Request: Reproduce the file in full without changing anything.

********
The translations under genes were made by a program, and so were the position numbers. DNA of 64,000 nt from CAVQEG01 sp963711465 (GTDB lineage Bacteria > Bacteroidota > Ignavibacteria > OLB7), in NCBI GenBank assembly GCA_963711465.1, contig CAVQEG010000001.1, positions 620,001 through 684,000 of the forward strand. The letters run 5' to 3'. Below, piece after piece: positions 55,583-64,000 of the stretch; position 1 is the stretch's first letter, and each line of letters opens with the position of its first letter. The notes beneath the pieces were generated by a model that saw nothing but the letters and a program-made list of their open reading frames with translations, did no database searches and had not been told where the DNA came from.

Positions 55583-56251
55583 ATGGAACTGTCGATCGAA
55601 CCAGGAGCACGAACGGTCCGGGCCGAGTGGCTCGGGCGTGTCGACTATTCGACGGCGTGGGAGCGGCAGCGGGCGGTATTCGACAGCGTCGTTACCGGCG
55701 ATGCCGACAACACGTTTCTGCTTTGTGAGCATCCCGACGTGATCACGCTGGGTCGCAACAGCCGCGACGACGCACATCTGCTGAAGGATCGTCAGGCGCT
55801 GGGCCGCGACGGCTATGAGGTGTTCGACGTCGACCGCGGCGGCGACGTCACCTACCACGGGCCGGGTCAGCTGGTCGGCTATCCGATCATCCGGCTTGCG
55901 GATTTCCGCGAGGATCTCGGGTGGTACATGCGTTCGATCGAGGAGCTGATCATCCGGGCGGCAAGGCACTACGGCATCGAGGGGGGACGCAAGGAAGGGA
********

The translations under genes were made by a program, and so were the position numbers. DNA of 64,000 nt from CAVQEG01 sp963711465 (GTDB lineage Bacteria > Bacteroidota > Ignavibacteria > OLB7), in NCBI GenBank assembly GCA_963711465.1, contig CAVQEG010000001.1, positions 620,001 through 684,000 of the forward strand. The letters run 5' to 3'. Below, piece after piece: positions 55,583-64,000 of the stretch; position 1 is the stretch's first letter, and each line of letters opens with the position of its first letter. The notes beneath the pieces were generated by a model that saw nothing but the letters and a program-made list of their open reading frames with translations, did no database searches and had not been told where the DNA came from.

Positions 55583-56251
55583 ATGGAACTGTCGATCGAA
55601 CCAGGAGCACGAACGGTCCGGGCCGAGTGGCTCGGGCGTGTCGACTATTCGACGGCGTGGGAGCGGCAGCGGGCGGTATTCGACAGCGTCGTTACCGGCG
55701 ATGCCGACAACACGTTTCTGCTTTGTGAGCATCCCGACGTGATCACGCTGGGTCGCAACAGCCGCGACGACGCACATCTGCTGAAGGATCGTCAGGCGCT
55801 GGGCCGCGACGGCTATGAGGTGTTCGACGTCGACCGCGGCGGCGACGTCACCTACCACGGGCCGGGTCAGCTGGTCGGCTATCCGATCATCCGGCTTGCG
55901 GATTTCCGCGAGGATCTCGGGTGGTACATGCGTTCGATCGAGGAGCTGATCATCCGGGCGGCAAGGCACTACGGCATCGAGGGGGGACGCAAGGAAGGGA